Notions of Numerology

ON LANGUAGE

By Philologos

Published January 13, 2006, issue of January 13, 2006.
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Lose Hanick from Toronto writes:“The numerical value of the Hebrew letters Yod-Heh-Vav-Heh, which spell the sacred name of God, is 10+5+6+5. or 26. But so is the numerical value of ‘God,’ ‘g’ being the seventh letter of the English alphabet, ‘o’ the 15th, and ‘d’ the fourth. Is this purposeful or coincidental?”

I suppose the answer to that depends on whether one thinks of numerology as part of the nature of things or as a fanciful human creation. Since I belong to the latter school of thought, my answer to Ms. Hanick is, “Definitely coincidental.”

Numerology is the belief in the significance of numbers in non-mathematical contexts. (If I say two times 12 adds up to 24, that’s arithmetic; but if I say that the 12 tribes and the 12 signs of the Zodiac add up to the cosmic mission of Israel, that’s numerology.) The Hebrew word for numerology is gematria, an ancient rabbinic term that comes from Greek geometria (the measuring of the earth), from which also derives our English “geometry.” Although it may seem odd to think of geometry as having to do with numbers, since it is the one part of most people’s mathematical education that has nothing to do with them, this was not true of the ancient Greeks; having no knowledge of algebra, they used geometry to solve algebraic problems, thus introducing numbers into it.

The ancient rabbis used gematria occasionally in their exegesis of biblical passages, especially in regard to the numerical values of the letters of the alphabet, just as Ms. Hanik does. Thus, for instance, referring to the verse in Jeremiah mourning the destruction of Jerusalem by the Babylonians in 586 BCE, “For the mountains will I take up a weeping and wailing, and for the habitation of the wilderness… from the fowl of the heavens to the beasts, all are fled,” the Mishnaic sage Rabbi Judah stated that the prophet foresaw that 52 years would pass from Jerusalem’s destruction to its restoration by the Persian king Cyrus in 534, since (taking “to the” to mean “until the time of”) the letters of the word behemah (beasts) add up to 52. (Bet=2, Heh=5, Mem=40, Heh=5.) A better-known example concerns the biblical dictum “an eye for an eye, a tooth for a tooth, a hand for a hand,” which on the face of it commands that bodily injury at the hands of another is to be compensated for by inflicting the same injury in return. In justifying their interpretation of this verse to mean that the compensation should be financial instead — that is, that the Bible was referring to the monetary worth of an eye, not to the eye itself — the rabbis observed that the numerical value of the letters of the Hebrew word for “eye,” ayin (which is 130), equals that of the letters of mamon, “money.”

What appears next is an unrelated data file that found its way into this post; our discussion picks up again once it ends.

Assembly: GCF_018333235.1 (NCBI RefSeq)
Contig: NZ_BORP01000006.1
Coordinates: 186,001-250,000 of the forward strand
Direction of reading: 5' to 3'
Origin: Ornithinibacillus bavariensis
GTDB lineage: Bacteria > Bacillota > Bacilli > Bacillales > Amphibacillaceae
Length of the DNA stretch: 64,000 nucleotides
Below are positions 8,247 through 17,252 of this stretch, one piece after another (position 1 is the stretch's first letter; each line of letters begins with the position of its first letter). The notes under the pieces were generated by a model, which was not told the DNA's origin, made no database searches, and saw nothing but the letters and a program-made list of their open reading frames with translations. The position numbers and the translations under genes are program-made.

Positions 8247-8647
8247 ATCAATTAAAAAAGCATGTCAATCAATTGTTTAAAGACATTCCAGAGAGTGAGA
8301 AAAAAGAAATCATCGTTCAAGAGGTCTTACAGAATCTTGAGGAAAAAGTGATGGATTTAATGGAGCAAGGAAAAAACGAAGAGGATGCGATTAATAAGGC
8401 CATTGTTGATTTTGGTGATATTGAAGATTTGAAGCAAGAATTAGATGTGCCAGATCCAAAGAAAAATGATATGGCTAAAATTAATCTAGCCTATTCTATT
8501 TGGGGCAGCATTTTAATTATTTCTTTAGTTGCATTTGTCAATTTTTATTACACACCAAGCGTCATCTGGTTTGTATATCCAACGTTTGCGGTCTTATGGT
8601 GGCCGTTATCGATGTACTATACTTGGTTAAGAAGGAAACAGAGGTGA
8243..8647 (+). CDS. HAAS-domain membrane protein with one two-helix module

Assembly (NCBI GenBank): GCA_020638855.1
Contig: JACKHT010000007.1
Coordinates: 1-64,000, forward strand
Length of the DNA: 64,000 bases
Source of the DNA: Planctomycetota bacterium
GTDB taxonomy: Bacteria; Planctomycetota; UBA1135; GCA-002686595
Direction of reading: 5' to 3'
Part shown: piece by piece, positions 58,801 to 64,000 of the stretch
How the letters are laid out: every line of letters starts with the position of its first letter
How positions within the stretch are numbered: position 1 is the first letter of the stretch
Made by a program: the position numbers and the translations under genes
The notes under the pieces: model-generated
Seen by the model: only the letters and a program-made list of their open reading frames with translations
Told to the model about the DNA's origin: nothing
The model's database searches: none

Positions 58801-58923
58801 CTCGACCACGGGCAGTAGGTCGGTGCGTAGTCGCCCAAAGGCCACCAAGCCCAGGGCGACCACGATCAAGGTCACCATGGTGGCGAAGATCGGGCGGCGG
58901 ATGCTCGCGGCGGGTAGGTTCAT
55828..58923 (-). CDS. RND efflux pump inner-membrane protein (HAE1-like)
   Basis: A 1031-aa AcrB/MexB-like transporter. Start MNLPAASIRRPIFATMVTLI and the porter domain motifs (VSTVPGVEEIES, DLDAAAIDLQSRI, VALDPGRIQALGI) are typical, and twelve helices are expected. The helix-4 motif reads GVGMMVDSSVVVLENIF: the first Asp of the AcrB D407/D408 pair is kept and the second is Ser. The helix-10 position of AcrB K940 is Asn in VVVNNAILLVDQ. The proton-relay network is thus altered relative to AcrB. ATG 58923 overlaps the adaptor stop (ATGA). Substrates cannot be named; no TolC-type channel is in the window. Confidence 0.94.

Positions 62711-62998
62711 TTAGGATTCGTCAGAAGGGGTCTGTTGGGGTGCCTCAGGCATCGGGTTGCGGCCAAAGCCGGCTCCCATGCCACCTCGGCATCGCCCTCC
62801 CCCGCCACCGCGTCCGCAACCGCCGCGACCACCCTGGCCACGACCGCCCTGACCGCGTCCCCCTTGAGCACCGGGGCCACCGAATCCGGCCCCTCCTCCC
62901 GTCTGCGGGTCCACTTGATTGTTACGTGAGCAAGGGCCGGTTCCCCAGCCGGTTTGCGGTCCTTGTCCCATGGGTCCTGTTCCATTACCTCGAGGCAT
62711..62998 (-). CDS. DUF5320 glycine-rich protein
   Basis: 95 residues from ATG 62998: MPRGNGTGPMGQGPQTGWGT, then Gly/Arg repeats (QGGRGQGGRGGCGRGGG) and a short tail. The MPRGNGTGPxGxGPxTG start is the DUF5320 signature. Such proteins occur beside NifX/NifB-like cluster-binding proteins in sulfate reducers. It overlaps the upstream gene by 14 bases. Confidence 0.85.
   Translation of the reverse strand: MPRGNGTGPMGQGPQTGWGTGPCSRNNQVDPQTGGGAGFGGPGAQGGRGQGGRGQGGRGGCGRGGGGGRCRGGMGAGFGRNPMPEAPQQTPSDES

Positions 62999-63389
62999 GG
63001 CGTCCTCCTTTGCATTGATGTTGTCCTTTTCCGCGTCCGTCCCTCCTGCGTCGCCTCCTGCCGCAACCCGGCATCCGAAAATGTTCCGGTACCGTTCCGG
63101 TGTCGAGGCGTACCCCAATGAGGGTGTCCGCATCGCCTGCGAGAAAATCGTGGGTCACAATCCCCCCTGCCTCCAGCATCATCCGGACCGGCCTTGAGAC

Gematria could be used for humorous purposes, too. Playing on the fact that the Hebrew words for wine, yayin, and “secret,” sod, have the same values, the Talmud says, “When wine enters, secrets leave” — i.e., those under the influence of alcohol are not to be trusted to keep confidences.

Gematria does not begin with the rabbis, though, nor even with the Greeks; its earliest use on record is Babylonian, and it occurs in an inscription dating from the reign of Sargon II (727-707 BCE), saying that he built the wall of the city of Khorsabad to be 16,283 cubits in length because that was the number equaled by the letters of his name — the full, honorific form of which was much longer. From the Babylonians, gematria spread to the Greeks, who called it isopsepha (equal counting) and used it widely for magical and occult purposes.

But it was in medieval Judaism that gematria was most systematically employed for a wide variety of religious purposes, ranging from halachic reasoning to kabbalistic theosophy to messianic speculations on the times and dates of redemption. The 17th-century messianic movement of Sabbatianism, built around the figure of purported messiah Sabbatai Zevi, resorted to gematria repeatedly in its efforts to prove that the latter was indeed the Redeemer. Thus, for example, finding in the ancient midrashic compilation of Genesis Rabba the statement that the biblical verse in the account of Creation, “… and the spirit of the Lord hovered over the face of the water,” alluded to the spirit of the messiah, Zevi’s followers calculated that the Hebrew letters of “the Lord” and “hovered” equaled those of his name.

Needless to say, if one takes enough biblical verses and does enough calculations with them, it always will be possible to find some word or combination of words that will yield the desired results. And when one works not only with the possibilities of a single language, but also with those of two languages or more, as in juxtaposing the Hebrew Tetragrammaton and the English word “God,” the chances of hitting on something of seemingly profound significance become even greater. Gematria can be a pleasant way to pass the time, but that’s really all it is.

Questions for can be sent to philologos@forward.com.






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